Why Baltimoreans don't give more

Not so charitable: Despite famous donors, leadership by example is below national standards.

July 30, 1999

WELL, Baltimoreans do give. The sentence suggesting otherwise was just a headline to draw interest.

But the impression has long been prevalent that Marylanders are not big charitable givers compared with per-capita philanthropy rates elsewhere. It is fortified by the moderate goals of United Way and the relatively late start and growth of the Baltimore Community Foundation.

An analysis by Sun reporter Kate Shatzkin on Sunday made the problem clear. According to an Internal Revenue Service breakdown of itemized-deduction tax returns, Marylanders with family incomes below $100,000 in 1997 gave ever-so-slightly more to charity than the national average for the bracket. Marylanders with incomes above that figure were less generous than the national average. Above $200,000, that disparity grew.

The tradition of obligation is less strong among potential giving leaders here than in such metropolitan areas as Cleveland or Minneapolis. This is even truer in the Washington suburbs than in metropolitan Baltimore.

Folks of modest income here, by contrast, are holding up their share of the burden. The compilers of the Generosity Index for the Catalogue for Philanthropy in Massachusetts testify to that. It's the rich, or some of them, who are the slouches.

Baltimoreans cherish the heritage of such philanthropists as George Peabody, Johns Hopkins and Enoch Pratt in the 19th century. As though the job were done. Of course, splendidly generous donors have shaped institutions in this century, such as Harry Weinberg, Joseph and Harvey Meyerhoff, Henry J. Knott Sr., the Blaustein extended family, Harry C. Black and others.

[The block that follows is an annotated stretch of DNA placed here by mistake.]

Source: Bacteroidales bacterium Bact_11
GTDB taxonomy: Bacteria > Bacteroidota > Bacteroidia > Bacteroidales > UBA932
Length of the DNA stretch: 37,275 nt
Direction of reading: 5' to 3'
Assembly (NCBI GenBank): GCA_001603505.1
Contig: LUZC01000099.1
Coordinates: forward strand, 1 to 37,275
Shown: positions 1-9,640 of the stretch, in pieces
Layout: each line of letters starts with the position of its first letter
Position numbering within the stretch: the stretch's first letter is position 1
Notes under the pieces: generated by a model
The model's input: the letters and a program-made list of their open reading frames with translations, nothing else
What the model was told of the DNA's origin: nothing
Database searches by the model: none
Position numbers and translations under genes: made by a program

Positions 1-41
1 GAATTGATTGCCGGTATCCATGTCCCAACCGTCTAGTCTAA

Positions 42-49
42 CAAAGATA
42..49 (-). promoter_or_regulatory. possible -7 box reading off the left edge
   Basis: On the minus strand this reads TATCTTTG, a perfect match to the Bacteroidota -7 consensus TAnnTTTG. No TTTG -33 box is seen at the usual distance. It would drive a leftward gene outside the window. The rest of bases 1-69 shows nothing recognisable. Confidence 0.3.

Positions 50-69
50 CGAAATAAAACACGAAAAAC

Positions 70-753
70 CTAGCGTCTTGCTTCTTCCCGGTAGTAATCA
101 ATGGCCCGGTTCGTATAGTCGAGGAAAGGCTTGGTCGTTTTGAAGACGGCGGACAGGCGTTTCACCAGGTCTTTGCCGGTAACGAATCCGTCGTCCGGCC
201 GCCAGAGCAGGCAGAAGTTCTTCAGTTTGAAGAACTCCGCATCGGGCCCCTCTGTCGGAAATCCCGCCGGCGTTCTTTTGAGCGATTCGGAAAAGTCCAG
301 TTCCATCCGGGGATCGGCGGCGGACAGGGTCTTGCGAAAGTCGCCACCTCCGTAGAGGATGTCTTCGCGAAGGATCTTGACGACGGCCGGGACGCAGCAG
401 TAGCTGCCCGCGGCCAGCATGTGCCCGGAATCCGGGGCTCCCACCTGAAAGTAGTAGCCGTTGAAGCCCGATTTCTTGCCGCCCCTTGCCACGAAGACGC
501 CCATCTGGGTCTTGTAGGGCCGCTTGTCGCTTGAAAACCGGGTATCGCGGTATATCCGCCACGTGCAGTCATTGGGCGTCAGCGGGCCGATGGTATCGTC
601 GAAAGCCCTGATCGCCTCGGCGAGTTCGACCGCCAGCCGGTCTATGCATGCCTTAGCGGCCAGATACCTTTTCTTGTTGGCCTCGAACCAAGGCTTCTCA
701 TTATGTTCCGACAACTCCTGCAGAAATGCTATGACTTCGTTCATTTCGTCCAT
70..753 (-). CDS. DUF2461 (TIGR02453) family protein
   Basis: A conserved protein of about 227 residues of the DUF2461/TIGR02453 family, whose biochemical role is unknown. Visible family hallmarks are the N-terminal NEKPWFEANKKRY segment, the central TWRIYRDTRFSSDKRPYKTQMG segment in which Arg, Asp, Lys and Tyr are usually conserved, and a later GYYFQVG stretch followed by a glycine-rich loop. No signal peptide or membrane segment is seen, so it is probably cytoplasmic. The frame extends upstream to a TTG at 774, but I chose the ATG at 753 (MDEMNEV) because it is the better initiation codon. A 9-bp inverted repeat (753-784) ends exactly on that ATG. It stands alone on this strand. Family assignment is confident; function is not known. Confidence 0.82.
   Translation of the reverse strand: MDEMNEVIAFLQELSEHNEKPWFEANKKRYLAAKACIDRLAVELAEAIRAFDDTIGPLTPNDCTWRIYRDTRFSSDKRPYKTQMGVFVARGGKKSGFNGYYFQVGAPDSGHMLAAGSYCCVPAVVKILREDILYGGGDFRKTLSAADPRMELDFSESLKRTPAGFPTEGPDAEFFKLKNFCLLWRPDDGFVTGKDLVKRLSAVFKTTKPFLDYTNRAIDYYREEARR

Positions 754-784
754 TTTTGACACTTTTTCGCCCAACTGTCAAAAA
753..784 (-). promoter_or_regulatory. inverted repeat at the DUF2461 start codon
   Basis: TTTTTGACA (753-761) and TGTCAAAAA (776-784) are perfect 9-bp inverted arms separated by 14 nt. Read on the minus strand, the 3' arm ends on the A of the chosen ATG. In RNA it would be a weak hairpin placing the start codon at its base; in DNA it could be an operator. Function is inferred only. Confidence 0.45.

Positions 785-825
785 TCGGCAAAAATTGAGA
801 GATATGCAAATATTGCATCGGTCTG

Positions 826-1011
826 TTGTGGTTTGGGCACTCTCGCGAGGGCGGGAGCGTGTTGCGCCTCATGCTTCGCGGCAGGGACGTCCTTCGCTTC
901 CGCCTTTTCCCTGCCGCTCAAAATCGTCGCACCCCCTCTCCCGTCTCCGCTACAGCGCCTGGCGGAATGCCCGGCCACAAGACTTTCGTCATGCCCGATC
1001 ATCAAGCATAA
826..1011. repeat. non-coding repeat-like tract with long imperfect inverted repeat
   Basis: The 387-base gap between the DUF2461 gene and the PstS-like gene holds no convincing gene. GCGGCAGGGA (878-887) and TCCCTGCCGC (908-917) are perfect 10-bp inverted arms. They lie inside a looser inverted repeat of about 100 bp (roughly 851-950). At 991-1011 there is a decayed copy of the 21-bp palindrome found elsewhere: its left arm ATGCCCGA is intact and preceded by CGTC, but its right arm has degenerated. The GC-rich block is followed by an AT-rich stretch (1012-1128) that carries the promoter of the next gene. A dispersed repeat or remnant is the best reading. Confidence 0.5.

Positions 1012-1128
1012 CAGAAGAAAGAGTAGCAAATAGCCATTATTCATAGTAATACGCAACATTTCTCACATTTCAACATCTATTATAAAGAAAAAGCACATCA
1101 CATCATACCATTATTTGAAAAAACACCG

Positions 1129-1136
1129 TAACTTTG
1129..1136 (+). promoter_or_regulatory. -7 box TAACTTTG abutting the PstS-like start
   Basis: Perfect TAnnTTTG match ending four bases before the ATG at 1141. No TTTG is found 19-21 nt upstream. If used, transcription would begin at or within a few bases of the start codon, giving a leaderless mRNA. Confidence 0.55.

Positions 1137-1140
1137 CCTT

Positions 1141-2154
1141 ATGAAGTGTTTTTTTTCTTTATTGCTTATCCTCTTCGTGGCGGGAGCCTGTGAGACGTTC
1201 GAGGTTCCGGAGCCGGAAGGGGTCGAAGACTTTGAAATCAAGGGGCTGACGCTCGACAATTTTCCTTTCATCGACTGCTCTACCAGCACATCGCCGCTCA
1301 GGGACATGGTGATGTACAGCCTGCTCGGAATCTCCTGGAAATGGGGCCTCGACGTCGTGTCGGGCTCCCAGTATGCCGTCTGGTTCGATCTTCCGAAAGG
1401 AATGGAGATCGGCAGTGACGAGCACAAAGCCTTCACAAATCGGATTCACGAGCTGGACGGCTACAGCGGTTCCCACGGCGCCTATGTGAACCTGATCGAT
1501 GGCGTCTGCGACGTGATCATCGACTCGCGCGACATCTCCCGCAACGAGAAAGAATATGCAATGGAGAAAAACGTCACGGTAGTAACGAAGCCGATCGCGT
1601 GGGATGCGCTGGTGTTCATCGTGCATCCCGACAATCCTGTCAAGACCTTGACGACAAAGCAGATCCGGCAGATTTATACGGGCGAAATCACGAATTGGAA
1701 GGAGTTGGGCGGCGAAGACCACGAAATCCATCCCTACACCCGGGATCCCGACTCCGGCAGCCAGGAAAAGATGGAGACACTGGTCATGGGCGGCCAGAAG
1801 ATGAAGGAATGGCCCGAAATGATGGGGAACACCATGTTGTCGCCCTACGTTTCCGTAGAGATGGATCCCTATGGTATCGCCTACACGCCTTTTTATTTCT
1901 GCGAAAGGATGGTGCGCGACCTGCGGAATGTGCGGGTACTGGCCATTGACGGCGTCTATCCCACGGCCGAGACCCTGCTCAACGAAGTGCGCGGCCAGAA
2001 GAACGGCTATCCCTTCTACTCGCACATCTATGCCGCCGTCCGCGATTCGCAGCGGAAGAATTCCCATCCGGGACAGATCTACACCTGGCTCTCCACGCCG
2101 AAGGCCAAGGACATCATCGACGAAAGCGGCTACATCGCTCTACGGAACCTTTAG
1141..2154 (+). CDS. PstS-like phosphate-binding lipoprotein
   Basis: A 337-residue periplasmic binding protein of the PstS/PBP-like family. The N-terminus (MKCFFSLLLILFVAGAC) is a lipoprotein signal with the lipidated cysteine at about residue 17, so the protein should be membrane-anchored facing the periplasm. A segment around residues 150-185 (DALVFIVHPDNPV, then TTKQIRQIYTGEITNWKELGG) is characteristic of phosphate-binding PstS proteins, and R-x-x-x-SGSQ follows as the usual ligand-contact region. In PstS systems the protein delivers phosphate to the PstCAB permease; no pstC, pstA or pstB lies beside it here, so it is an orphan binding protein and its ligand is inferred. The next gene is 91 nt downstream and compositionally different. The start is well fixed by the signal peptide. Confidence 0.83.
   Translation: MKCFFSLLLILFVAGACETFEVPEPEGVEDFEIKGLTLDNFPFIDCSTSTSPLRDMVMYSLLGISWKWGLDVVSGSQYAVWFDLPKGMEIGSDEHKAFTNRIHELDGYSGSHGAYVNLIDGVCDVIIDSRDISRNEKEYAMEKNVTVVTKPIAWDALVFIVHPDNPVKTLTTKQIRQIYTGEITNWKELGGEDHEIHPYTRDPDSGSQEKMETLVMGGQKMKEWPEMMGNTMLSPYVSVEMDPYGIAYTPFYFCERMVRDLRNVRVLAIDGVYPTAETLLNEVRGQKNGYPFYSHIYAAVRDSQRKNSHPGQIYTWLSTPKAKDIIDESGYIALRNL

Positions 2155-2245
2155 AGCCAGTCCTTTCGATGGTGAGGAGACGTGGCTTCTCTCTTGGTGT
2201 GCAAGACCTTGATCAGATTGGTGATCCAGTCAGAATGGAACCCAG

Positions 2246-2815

But the next generation is to be heard from. The bench strength of community leadership is not so deep. As newer industries, professional partnerships and forms of wealth replace the more traditional givers, the need grows for the sense of duty to be transferred along with wealth.

Meanwhile, Central Maryland and its institutions struggle on as best they can, not the worst endowed in the nation but by no means the best. Efforts have been made before to increase the tradition of volunteerism and philanthropy here. More are needed.

For a healthy long run, Baltimore and its five surrounding counties require new role models of philanthropic leadership.

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